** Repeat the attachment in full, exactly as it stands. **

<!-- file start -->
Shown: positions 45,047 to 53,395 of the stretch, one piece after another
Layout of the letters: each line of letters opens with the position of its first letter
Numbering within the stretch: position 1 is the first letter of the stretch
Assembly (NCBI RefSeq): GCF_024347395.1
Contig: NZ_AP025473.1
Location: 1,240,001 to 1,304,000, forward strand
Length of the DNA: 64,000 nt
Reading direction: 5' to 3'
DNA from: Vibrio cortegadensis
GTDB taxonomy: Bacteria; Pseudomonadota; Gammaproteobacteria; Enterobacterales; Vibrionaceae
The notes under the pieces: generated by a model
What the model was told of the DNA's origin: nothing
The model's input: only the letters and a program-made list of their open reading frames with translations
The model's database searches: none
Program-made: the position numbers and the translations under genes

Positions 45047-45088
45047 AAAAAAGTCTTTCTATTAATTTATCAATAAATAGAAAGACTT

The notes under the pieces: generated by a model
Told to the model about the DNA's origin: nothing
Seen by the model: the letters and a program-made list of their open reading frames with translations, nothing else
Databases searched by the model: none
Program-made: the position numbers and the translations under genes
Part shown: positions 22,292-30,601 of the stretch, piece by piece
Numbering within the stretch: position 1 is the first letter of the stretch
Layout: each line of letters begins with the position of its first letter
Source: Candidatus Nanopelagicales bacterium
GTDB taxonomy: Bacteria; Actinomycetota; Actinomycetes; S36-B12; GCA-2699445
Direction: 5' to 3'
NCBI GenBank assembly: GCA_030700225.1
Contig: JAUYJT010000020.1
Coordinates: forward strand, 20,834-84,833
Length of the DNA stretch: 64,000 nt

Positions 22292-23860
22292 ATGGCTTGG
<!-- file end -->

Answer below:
Shown: positions 45,047 to 53,395 of the stretch, one piece after another
Layout of the letters: each line of letters opens with the position of its first letter
Numbering within the stretch: position 1 is the first letter of the stretch
Assembly (NCBI RefSeq): GCF_024347395.1
Contig: NZ_AP025473.1
Location: 1,240,001 to 1,304,000, forward strand
Length of the DNA: 64,000 nt
Reading direction: 5' to 3'
DNA from: Vibrio cortegadensis
GTDB taxonomy: Bacteria; Pseudomonadota; Gammaproteobacteria; Enterobacterales; Vibrionaceae
The notes under the pieces: generated by a model
What the model was told of the DNA's origin: nothing
The model's input: only the letters and a program-made list of their open reading frames with translations
The model's database searches: none
Program-made: the position numbers and the translations under genes

Positions 45047-45088
45047 AAAAAAGTCTTTCTATTAATTTATCAATAAATAGAAAGACTT

The notes under the pieces: generated by a model
Told to the model about the DNA's origin: nothing
Seen by the model: the letters and a program-made list of their open reading frames with translations, nothing else
Databases searched by the model: none
Program-made: the position numbers and the translations under genes
Part shown: positions 22,292-30,601 of the stretch, piece by piece
Numbering within the stretch: position 1 is the first letter of the stretch
Layout: each line of letters begins with the position of its first letter
Source: Candidatus Nanopelagicales bacterium
GTDB taxonomy: Bacteria; Actinomycetota; Actinomycetes; S36-B12; GCA-2699445
Direction: 5' to 3'
NCBI GenBank assembly: GCA_030700225.1
Contig: JAUYJT010000020.1
Coordinates: forward strand, 20,834-84,833
Length of the DNA stretch: 64,000 nt

Positions 22292-23860
22292 ATGGCTTGG